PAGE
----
in pursuit of critical and compassionate living and thought. in surrender to courage & delight of Christ.
We think of “thirsting for God” in times of exuberance and delightful devotion. We seem to use it to describe those times in our life when our faith is “on fire” and we have deep, passionate longing for Christ. But its a term of the times of loss, dryness, desperation, despair. The psalmist who declares, “as the deer pants for streams of water, so my soul pants for you, my God,” describes the situation of a deer who cannot find the stream. Who walks the wild forest in circles upon circles, passing the same hard rocks and dizzying tangles of trees in vain. And with each turn like a promise failed, frustration becomes discomfort, and begets doubt. And he begins to turn memories of previous good guidance over and over and over in his mind till they are like blunt, stripped keys in a door’s lock.
“Where is your God?” the trees mock.
“When can I go and meet with You?” he asks.
“You are a fool,” howls the wind.
“Why have you forgotten me, God?” he silently cries.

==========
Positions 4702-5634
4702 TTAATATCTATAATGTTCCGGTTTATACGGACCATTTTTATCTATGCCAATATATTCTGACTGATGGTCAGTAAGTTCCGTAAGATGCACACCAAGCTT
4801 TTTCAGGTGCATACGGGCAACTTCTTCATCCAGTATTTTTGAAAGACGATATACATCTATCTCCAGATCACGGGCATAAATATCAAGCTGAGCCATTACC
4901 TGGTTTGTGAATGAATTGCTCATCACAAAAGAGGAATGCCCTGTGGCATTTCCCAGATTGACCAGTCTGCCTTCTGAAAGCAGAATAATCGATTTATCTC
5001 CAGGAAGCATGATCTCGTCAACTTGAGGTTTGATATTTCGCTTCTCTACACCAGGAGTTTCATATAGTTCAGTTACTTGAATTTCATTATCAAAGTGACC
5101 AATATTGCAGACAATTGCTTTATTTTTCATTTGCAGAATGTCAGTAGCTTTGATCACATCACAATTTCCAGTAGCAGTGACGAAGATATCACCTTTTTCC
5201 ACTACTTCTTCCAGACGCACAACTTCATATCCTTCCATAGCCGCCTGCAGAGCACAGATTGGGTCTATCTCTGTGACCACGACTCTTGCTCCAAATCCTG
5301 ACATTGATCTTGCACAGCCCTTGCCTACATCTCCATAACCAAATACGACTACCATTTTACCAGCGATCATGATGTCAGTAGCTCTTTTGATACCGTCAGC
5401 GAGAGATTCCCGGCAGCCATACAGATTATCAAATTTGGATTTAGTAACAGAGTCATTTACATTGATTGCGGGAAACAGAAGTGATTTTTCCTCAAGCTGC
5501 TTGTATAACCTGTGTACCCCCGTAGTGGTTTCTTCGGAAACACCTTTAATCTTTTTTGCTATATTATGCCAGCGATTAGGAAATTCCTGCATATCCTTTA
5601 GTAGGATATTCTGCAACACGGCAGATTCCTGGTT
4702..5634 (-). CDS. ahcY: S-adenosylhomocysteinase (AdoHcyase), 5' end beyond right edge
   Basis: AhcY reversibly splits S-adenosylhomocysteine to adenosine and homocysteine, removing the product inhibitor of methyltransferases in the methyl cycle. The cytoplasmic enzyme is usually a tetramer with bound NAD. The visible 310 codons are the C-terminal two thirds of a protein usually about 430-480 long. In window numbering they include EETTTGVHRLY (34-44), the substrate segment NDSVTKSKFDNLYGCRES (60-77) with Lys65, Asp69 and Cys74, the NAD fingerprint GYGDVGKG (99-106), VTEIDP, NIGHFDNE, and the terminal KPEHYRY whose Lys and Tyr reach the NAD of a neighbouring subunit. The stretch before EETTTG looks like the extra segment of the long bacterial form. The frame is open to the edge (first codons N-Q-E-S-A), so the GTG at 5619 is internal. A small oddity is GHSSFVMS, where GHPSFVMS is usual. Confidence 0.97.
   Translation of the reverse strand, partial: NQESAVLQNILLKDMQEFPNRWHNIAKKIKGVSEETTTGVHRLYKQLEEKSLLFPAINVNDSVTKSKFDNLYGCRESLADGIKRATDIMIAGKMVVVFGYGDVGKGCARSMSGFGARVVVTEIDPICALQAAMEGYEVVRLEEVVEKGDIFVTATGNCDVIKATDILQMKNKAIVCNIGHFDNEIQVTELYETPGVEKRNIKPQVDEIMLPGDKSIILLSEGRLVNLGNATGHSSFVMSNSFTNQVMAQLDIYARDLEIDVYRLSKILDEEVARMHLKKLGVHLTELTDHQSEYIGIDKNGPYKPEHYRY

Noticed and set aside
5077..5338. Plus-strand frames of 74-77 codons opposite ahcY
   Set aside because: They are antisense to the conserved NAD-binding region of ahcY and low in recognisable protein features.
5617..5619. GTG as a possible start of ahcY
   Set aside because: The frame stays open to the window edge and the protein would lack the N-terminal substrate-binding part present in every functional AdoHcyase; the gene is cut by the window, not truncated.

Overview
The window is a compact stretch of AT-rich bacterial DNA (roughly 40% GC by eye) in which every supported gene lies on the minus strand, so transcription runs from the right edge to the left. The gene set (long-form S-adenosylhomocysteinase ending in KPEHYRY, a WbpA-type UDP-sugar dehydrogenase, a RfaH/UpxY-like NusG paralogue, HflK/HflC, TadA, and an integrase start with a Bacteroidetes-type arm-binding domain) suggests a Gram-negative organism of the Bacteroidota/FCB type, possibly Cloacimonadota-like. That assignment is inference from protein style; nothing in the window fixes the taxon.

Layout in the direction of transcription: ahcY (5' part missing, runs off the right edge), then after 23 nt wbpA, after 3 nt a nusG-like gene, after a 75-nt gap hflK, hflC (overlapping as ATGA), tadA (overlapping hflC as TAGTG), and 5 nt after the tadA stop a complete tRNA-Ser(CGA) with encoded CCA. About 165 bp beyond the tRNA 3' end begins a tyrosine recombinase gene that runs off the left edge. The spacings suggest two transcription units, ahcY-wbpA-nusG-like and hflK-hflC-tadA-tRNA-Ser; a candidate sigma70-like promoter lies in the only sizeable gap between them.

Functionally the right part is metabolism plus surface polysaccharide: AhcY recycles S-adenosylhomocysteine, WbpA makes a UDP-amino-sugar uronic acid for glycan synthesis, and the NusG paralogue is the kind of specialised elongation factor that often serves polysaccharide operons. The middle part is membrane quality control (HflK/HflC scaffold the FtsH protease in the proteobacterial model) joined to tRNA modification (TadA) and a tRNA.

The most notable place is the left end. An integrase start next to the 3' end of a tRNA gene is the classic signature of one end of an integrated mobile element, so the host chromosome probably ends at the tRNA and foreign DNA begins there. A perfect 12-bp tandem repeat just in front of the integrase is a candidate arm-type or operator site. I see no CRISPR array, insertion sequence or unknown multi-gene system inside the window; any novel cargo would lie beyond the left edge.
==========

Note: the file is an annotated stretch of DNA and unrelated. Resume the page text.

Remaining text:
And then wilted and weary in search of the living water, he forgets what it is even that he thirsts. “Why, my soul, are you downcast?”
These are the feelings of pain, hurt, confusion, and longing.
The difficulty is not walking into the trap of contradicting our own hope. Our hope is not blind. It is built on a foundation of steadfast faithfulness, revelation, and promises tried and tested like a well worn path. The call is to remember and continue walking. Pursue the living water, even while you grow faint. You will not fail to find it.
When your bones are dry, and you hear the waterfall through a door you cannot find, take to the one word that sharpens that key – “yet” – as the psalmist does in one last declaration, “My soul, put your hope in God, for I will yet praise him, my Savior and my God.”